Also, there are some electric-assist bicycles I have seen on rides. I don't know if those would be helpful??

    There is a forum here on electric bicycles. Perhaps a short-crank combined with an electric assist? They are really pretty cool.
    Gone >> Gone >> Gone >> Gone >> Gone >> Gone >> Gone

  7. #7
    Senior Member runner pat's Avatar
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    I ride a handcycle. If you do that route, hit the gym. The first few strokes from a stop take a lot of power, all endurance after that. Get as many gears as you can, you will need them.

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    Several years ago a non-handicapped friend of mine bought a recumbent tricycle. It was very light, had very high grade components and cost big $'s. He rode it for a few years and sold it --- same with his Eddy Merck bike.

    Possibly you could also experiment with uneven-length cranks and those more oval chain-rings.

    Al

  9. #9
    Time for a change. stapfam's Avatar
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    In answer to no 3.


    We have an off road rider in our area that has lost a leg just above the knee. He uses different crank lengths- The leg with the amputaion has a very short crank length but he is also a lot younger and stronger than we are. He basically rides one legged- with the other leg just putting in a bit of power.

    but just a suggestion.

    On Tandems- A lot of Family riders use cranks that have had an extra hole drilled into them for the pedals. This effectively will shorten the cranks so a very young short rider can pedal. Think it can put a crank down to about 140 length.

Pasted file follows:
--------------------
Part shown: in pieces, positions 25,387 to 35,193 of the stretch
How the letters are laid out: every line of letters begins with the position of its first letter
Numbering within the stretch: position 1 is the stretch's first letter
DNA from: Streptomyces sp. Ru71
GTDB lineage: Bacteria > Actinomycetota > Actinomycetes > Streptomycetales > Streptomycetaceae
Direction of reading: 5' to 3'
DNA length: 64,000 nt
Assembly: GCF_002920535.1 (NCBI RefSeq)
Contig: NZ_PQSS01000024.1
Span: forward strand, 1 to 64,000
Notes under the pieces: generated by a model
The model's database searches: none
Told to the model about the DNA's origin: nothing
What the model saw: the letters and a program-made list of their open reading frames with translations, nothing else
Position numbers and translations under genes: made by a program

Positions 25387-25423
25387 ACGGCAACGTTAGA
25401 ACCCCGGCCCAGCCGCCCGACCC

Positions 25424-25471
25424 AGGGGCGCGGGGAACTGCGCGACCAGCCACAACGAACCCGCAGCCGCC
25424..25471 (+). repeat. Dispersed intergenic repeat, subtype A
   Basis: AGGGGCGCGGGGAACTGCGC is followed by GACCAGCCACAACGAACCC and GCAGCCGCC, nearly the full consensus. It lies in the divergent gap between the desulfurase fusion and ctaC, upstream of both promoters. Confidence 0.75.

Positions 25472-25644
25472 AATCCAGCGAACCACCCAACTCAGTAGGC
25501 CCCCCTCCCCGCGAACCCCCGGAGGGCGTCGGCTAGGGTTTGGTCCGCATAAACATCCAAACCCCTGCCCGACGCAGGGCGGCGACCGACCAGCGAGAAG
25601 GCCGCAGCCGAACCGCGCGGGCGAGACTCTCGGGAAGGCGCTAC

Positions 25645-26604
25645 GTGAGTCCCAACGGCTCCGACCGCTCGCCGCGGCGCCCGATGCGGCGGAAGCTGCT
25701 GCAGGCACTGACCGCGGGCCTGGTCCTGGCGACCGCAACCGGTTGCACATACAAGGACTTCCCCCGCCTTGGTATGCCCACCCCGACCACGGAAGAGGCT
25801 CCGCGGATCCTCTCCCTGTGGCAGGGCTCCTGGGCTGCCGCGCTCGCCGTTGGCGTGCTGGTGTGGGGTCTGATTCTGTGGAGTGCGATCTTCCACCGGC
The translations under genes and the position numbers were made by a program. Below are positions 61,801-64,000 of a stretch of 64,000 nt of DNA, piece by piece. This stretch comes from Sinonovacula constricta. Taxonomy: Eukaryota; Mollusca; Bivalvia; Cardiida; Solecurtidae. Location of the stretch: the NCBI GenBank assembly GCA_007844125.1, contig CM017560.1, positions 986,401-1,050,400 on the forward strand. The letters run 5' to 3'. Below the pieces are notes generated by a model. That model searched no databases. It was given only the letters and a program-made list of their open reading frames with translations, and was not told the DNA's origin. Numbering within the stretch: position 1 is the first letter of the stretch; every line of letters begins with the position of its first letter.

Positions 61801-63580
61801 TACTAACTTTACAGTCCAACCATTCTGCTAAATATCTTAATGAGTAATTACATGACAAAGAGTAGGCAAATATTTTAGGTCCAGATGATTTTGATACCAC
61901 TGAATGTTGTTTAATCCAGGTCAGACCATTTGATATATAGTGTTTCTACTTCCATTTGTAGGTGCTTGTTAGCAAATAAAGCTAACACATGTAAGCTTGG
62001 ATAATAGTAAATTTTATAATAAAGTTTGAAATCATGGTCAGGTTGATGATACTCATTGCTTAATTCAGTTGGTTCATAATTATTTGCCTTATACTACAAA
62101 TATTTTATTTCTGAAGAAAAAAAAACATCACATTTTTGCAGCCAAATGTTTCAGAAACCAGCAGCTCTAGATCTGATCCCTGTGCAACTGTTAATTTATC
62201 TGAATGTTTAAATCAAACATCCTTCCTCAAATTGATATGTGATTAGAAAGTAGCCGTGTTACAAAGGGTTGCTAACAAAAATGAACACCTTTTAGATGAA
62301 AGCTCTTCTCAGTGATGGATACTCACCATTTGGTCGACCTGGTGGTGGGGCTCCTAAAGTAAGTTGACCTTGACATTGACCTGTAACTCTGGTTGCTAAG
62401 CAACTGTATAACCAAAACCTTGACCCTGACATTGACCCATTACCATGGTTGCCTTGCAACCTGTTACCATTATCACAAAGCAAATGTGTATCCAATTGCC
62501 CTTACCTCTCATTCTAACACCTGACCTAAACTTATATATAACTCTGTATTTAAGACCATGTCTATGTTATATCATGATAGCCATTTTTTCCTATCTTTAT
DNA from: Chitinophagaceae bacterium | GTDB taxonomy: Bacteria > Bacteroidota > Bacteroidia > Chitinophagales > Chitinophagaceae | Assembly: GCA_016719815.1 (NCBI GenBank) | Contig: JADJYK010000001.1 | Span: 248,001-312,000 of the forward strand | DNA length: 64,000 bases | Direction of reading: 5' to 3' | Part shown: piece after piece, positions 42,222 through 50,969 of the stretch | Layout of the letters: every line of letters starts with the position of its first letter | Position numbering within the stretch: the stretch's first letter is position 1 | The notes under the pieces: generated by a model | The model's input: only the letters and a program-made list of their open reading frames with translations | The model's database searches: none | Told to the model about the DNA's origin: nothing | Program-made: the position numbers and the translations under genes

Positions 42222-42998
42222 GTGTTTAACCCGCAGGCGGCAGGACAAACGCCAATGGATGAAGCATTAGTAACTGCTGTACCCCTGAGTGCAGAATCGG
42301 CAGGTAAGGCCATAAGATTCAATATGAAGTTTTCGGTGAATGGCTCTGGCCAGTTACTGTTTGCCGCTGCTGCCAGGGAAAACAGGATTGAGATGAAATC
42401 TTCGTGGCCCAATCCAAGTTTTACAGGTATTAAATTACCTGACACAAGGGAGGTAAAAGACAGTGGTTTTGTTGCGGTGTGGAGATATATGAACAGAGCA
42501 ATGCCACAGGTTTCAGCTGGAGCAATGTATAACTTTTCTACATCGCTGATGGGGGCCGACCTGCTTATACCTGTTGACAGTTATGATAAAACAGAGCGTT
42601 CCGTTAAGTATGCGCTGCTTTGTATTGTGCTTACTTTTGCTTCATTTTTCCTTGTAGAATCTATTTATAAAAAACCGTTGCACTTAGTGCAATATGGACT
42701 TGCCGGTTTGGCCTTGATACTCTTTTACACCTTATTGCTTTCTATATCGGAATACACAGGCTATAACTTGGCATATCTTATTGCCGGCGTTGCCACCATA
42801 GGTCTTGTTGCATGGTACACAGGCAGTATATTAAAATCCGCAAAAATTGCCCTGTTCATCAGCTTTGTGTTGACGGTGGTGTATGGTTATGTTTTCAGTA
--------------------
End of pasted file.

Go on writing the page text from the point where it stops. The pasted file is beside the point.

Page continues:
A quick search found these so it is possible to get a very short crank length- or it may be possible to convert your existing cranks.

    http://www.sjscycles.co.uk/product-T...+-110-3079.htm
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  10. #10
    Senior Member edp773's Avatar
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    I admire your determination.

    I am a bi-lateral amputee with a bad right knee and find starting hard also. I will share with you my tips on starting on a bicycle and hopefully you can use them.

    The first thing I did was start with a stationary bike to make sure I could pedal. A trainer may be a good idea to test crank length and styles for your knee. I think a high seat height may reduce knee flexion for you.

    At first it was best for me to start out going downhill and holding yourself up with a street sign post, fence post, etc. with both feet on the pedals.

    My next step was to start with my right leg elevated on a curb. This allowed me to get my foot on the pedal sooner.

    To start on a flat service I started the power stroke with the left leg and pushed the ground with the right foot a couple times to get forward motion. Then I would lift into the seat to pedal.
    P.S. The biggest problem with this method for me was when the release of my prosthetic touched the pedal my leg would fall off. It was a matter of determination over humility.

    When starting out uphill I try to hold onto a post as this is the hardest time to balance while trying to gain enough momemtum.
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  11. #11
    Council of the Elders billydonn's Avatar
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    Quote Originally Posted by Stacy View Post
    I've seen hand cranked recumbents on the greenway and there's a local group, archilles heel, which may use them in the NYC Marathon.

    Apparently they're sometimes called handcycles
    http://bike-on.com/

    We have a local group The Achilles Track Club which uses bikes like these in the NYC Marathon.